So, what does it mean, "to forgive"?  The literal meaning of the Greek word, aphiemi, is "to send away" or "to make apart."  If we think of sin as "missing the mark" -- not hitting the perfect bulls-eye, forgiveness is "removing" or "taking away" all the errant arrows that have missed perfection. Nothing imperfect remains.  They have been "sent away,"  "removed".  In terms of reconciliation, we might say that forgiveness "sends away" whatever has been keeping people apart.  Forgiveness precedes reconciliation.

Forgiving one's self is being released from whatever keeps one "bound."  Anger or feelings of vengeance are "sent away."  By forgiving, one is no longer under the control of that past sinful act he/she suffered.   One might define forgiveness as "Not letting past behaviors determine how I will act and feel in the present."  It is being released from the control those past events and feelings had over me.

Until we forgive, we are controlled by another’s past actions.  When we seek to forgive, we change that which we can, our own heart, and are again free become the person God desires.

This is hard stuff, but when we remember all the times we have missed the mark with others and with God, and realize that God desires to take all of that away, to erase it, to make it of no consequence then we must work on forgiving others as a means of accepting the grace God offers to us.

Because of our free will, our own willfulness, there is a sense in which God can only forgive our debts as we forgive our debtors.  If we insist on retaining the anger and hurt that distances us from our neighbor, we will at the same time distance ourselves from the God.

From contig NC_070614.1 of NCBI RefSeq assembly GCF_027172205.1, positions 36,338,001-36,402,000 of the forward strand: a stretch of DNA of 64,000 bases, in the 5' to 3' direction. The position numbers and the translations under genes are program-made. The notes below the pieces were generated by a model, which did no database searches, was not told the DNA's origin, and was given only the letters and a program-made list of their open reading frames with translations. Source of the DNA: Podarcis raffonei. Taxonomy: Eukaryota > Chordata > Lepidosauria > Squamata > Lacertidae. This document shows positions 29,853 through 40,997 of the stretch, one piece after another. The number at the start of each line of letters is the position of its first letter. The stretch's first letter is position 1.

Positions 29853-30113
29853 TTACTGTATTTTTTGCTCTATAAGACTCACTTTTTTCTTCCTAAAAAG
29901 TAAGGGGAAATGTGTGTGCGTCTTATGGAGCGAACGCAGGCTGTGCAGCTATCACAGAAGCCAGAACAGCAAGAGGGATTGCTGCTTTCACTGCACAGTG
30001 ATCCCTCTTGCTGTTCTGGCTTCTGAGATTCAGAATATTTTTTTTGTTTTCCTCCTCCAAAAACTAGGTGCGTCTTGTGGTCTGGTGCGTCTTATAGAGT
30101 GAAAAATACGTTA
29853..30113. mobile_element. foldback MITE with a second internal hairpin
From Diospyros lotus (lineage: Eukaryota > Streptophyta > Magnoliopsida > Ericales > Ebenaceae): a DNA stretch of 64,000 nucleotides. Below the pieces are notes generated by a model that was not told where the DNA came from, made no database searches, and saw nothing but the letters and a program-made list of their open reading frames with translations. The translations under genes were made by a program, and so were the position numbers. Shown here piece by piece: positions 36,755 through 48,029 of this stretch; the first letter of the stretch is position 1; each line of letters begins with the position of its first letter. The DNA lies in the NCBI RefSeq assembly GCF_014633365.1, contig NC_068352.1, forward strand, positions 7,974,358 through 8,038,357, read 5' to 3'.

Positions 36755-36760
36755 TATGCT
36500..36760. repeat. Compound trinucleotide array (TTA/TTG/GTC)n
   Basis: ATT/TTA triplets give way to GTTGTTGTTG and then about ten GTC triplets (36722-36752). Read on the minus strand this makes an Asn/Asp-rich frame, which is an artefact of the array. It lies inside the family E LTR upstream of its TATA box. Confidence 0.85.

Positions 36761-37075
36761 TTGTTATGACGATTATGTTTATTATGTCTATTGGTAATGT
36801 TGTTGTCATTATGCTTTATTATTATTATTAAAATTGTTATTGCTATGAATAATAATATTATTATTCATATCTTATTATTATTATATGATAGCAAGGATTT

That is why, when I was most deeply hurt, it helped me to think of forgiveness as desiring for the other what God desired for them.  Now, I confess, I took some comfort in imaging, that perhaps God wanted that person to know that they had wronged me.  However, the matter was transferred to God’s realm and removed from mine.

If/when I can desire for the other what God desires for them, I no longer need to harbor the pain and resentment of what they did to me.   I have made room for God’s work in both our lives.  Forgiving, then might be as “simple” and as difficult as inviting God to work on us... and them.  Perhaps is akin to Jesus Gethsemane prayer:  “Not my will but thine be done.”

Christians are called to be forgiving towards all who have sinned against us whether or not they are repentant.

Let me repeat: our attitude of forgiveness is not for the other person's sake, but for our own wellbeing.  Jesus tells the story for his own followers.  The King is not God, equivocating on forgiveness.  The torture is not God’s judgment but the anger of resentment, which we continue to harbor; the anger that separates us from our brothers and sisters and from God.

So Jesus tells us to forgive and keep on forgiving 70 times 7, because only by forgiving can I truly understand what God has forgiven me.  When I realize the cost of forgiveness by offering it to others, then I begin to realize the cost of God’s love for me.  God calls us to forgive the small debt so in order to appreciate the greatness of our own forgiven debt.

God calls us to love a little, to forgive a little, so that we can know “the breadth and length and height and depth [of God’s love] and to know the love of Christ that surpasses knowledge, so that you may be filled with all the fullness of God.”  Ephesians 3:18-19